Julia St Clair Newman (1813?- 1864)

by Margaret Lindley and Colette McAlpine

 

Julia St Clair Newman, the daughter of Margaret Newman and an unnamed father, was born in Trinidad in the West Indies between 1813 and 1818. Her father sent her to a French boarding school and supported both Julia and her mother until a change of circumstance in the early 1830s. She was perhaps of Creole origin: she had black hair and brown eyes, and her complexion was described as ‘swarthy’.

In the autumn of 1836, Julia and her mother spent time in debtors’ prison at Whitecross Street and in February 1837, they were charged in the Central Criminal Court with larceny. The women’s legal counsel, who was at pains to deny any biological connection, said that he acted as a friend to two women who were both respectable and unprotected. But the court found that they had carried on a ‘deliberate and systematic plan of robbery and plunder’ at several lodging houses, and declared that the public should be protected from them. Because of their ‘outward appearance and apparent respectability, they were well calculated to impose on the unwary’. Julia and Margaret were sentenced to consecutive terms of 7 years’ transportation, a sentence which meant that the women would serve a longer period before being eligible for a ticket of leave.

They were sent to Millbank Prison to await transportation. Julia’s behaviour there was so disruptive that the problem of Miss Newman was sent to a Select Committee of the House of Lords. The governor complained that she ‘set all discipline at defiance’. She was sent to Bedlam, the famous ‘madhouse’, but the matrons there insisted that she was not mad at all, merely feigning the appearance of insanity, and she was returned to Millbank. The frustrated governor pleaded for her transportation, insisting that he could do nothing with her.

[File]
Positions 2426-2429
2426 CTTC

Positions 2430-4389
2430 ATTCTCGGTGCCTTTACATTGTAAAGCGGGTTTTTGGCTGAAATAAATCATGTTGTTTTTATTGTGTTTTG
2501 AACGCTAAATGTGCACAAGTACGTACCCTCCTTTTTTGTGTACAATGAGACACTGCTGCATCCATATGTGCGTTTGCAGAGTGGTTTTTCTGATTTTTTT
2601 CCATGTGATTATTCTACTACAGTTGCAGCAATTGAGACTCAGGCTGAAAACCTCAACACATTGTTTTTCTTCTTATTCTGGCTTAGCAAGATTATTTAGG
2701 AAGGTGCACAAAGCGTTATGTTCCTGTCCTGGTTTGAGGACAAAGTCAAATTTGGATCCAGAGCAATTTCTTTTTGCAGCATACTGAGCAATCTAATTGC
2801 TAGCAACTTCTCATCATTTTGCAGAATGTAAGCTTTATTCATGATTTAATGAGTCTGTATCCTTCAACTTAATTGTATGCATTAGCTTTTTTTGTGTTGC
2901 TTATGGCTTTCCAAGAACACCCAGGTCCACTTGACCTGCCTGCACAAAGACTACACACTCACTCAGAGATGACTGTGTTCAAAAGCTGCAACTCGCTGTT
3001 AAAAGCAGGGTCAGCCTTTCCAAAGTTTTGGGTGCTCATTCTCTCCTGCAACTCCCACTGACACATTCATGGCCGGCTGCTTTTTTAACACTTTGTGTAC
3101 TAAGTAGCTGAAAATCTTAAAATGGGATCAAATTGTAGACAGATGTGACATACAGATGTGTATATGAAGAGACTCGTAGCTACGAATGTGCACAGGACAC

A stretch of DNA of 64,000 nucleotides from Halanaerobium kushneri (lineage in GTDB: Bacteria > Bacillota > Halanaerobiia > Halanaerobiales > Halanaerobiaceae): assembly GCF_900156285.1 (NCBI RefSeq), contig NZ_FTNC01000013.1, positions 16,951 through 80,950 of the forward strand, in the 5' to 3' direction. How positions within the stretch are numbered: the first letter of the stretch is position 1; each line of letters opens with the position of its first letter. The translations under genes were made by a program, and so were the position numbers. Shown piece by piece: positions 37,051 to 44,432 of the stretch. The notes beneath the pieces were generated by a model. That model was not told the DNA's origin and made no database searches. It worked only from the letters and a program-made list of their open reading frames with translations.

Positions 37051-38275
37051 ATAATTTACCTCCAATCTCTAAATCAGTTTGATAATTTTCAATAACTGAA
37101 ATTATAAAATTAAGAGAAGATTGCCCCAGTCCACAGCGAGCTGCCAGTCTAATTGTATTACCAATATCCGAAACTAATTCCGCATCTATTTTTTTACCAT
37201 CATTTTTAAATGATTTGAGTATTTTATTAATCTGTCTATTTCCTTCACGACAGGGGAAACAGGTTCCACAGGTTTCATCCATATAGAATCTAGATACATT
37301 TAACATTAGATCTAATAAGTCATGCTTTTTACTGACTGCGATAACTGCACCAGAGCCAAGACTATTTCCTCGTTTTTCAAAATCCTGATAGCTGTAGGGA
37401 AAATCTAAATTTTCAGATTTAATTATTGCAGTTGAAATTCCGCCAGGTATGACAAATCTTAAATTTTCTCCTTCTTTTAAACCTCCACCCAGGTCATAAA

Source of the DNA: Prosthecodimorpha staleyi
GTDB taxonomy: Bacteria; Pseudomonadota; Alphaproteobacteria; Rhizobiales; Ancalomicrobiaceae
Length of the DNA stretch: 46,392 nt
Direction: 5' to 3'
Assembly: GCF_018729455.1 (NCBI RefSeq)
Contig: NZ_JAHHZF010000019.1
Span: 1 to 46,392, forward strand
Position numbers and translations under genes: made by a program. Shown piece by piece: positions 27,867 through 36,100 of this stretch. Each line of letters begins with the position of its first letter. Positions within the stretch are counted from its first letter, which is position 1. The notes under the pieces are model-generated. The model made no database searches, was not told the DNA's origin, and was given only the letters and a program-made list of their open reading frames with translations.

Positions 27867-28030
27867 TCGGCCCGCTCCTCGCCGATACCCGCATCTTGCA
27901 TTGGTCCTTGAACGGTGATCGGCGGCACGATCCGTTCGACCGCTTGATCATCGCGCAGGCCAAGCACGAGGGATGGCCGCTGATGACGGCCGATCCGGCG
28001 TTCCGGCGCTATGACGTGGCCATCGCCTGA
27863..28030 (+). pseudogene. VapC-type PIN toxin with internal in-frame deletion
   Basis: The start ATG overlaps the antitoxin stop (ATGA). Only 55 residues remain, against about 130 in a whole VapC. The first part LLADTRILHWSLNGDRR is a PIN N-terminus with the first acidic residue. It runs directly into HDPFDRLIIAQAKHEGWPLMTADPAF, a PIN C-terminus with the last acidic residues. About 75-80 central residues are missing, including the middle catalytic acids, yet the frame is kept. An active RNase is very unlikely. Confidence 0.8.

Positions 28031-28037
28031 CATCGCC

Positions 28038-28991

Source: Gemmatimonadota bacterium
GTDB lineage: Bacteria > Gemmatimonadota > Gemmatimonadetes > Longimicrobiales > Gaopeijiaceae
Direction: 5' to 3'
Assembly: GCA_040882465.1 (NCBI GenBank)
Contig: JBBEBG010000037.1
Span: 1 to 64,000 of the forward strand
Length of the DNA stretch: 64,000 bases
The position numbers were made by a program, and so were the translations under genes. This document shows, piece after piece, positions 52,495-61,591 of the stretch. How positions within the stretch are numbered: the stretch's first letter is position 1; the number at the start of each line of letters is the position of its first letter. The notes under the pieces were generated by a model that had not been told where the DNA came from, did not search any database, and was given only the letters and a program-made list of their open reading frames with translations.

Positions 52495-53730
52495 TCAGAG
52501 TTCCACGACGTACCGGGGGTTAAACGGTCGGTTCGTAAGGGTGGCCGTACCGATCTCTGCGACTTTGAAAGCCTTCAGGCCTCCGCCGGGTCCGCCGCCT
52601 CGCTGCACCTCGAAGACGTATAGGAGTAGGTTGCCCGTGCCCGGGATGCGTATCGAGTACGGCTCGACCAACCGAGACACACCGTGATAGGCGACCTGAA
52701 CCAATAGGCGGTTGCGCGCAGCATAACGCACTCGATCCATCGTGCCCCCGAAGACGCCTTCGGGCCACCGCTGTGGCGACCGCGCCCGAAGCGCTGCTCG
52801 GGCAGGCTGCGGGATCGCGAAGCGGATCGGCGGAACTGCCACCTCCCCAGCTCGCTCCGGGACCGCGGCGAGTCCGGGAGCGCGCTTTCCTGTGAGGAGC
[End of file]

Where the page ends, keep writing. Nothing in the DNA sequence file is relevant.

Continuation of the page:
At the end of April 1838, Julia sailed aboard the Nautilus for Van Diemen’s Land—without her mother, who had died in prison in 1837—and behaved herself perfectly according to the ship’s surgeon. She had ‘given no trouble’ and ‘shown great command of her temper’.

Julia’s French boarding school had prepared her for the workforce. When her particulars were recorded on arrival at Hobart Town, she said she was a governess and could teach the piano. Such skills were in demand, but she was sent to the Factory and not into service. There, she appeared unrepentant. The Colonial Times reported in 1839 that Julia had ‘entirely defeated the old penal science system’.

She was imprisoned at Cascades where she did no work, apart from a little needlework for the matron. The prisoner wore silk gowns and had her own convict servant. Her circumstances changed, however; and in 1840, she was punished with three months’ hard labour for curling her hair with pages torn from the Bible. She was later caught wearing her mistress’s stays and clothes and sent to the crime class for two months.

Two men applied to marry Julia, before she accepted John Jepson, a 35-year-old constable. Jepson had been a librarian and would later become a publican, trusted to record a part of the colony’s census. Julia wrote to the Colonial Times in defence of her husband’s character when he was accused of perjury in 1856. Her letter is intelligent and articulate. By then, she had given birth to four children and buried two. Julia died of uterine cancer in July 1864, aged 51.

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Further reading:
Margaret Lindley and Colette McAlpine, 'Unruly women: Julia St Clair Newman and Annette Myers', in From the Edges of Empire, eds L. Frost and C. McAlpine, Convict Women’s Press, Hobart, 2015, pp. 206-219.

 

 

© 2016 Convict Women's Press Inc.